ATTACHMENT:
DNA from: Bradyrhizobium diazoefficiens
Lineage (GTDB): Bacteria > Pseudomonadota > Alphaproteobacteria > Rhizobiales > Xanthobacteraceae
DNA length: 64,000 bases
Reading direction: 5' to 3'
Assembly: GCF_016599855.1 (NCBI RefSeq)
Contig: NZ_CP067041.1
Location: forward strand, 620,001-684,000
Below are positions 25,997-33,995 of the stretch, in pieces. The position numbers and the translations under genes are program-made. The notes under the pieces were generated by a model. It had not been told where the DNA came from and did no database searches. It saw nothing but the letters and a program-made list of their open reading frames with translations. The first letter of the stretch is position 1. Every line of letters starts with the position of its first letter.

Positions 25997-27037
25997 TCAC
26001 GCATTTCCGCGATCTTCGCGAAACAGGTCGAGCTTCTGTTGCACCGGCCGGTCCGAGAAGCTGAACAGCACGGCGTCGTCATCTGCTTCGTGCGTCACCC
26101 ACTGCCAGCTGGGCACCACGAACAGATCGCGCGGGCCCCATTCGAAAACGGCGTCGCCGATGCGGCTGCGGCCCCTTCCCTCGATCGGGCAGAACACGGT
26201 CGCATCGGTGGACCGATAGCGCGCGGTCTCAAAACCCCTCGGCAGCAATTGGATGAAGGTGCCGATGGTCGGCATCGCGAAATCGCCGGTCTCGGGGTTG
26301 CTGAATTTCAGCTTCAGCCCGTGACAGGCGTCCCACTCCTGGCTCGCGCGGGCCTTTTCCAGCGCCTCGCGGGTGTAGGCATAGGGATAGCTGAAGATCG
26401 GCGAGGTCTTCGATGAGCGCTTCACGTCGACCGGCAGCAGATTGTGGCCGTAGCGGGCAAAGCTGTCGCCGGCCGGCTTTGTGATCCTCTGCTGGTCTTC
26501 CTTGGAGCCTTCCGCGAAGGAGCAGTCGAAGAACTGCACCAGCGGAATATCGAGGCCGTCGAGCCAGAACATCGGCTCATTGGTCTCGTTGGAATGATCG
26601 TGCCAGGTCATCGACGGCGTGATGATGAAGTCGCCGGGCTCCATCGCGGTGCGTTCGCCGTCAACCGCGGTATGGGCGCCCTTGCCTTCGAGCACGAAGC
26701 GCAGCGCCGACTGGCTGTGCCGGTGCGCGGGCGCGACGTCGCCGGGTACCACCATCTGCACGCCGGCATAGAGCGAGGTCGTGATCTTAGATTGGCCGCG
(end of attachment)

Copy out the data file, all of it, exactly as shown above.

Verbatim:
DNA from: Bradyrhizobium diazoefficiens
Lineage (GTDB): Bacteria > Pseudomonadota > Alphaproteobacteria > Rhizobiales > Xanthobacteraceae
DNA length: 64,000 bases
Reading direction: 5' to 3'
Assembly: GCF_016599855.1 (NCBI RefSeq)
Contig: NZ_CP067041.1
Location: forward strand, 620,001-684,000
Below are positions 25,997-33,995 of the stretch, in pieces. The position numbers and the translations under genes are program-made. The notes under the pieces were generated by a model. It had not been told where the DNA came from and did no database searches. It saw nothing but the letters and a program-made list of their open reading frames with translations. The first letter of the stretch is position 1. Every line of letters starts with the position of its first letter.

Positions 25997-27037
25997 TCAC
26001 GCATTTCCGCGATCTTCGCGAAACAGGTCGAGCTTCTGTTGCACCGGCCGGTCCGAGAAGCTGAACAGCACGGCGTCGTCATCTGCTTCGTGCGTCACCC
26101 ACTGCCAGCTGGGCACCACGAACAGATCGCGCGGGCCCCATTCGAAAACGGCGTCGCCGATGCGGCTGCGGCCCCTTCCCTCGATCGGGCAGAACACGGT
26201 CGCATCGGTGGACCGATAGCGCGCGGTCTCAAAACCCCTCGGCAGCAATTGGATGAAGGTGCCGATGGTCGGCATCGCGAAATCGCCGGTCTCGGGGTTG
26301 CTGAATTTCAGCTTCAGCCCGTGACAGGCGTCCCACTCCTGGCTCGCGCGGGCCTTTTCCAGCGCCTCGCGGGTGTAGGCATAGGGATAGCTGAAGATCG
26401 GCGAGGTCTTCGATGAGCGCTTCACGTCGACCGGCAGCAGATTGTGGCCGTAGCGGGCAAAGCTGTCGCCGGCCGGCTTTGTGATCCTCTGCTGGTCTTC
26501 CTTGGAGCCTTCCGCGAAGGAGCAGTCGAAGAACTGCACCAGCGGAATATCGAGGCCGTCGAGCCAGAACATCGGCTCATTGGTCTCGTTGGAATGATCG
26601 TGCCAGGTCATCGACGGCGTGATGATGAAGTCGCCGGGCTCCATCGCGGTGCGTTCGCCGTCAACCGCGGTATGGGCGCCCTTGCCTTCGAGCACGAAGC
26701 GCAGCGCCGACTGGCTGTGCCGGTGCGCGGGCGCGACGTCGCCGGGTACCACCATCTGCACGCCGGCATAGAGCGAGGTCGTGATCTTAGATTGGCCGCG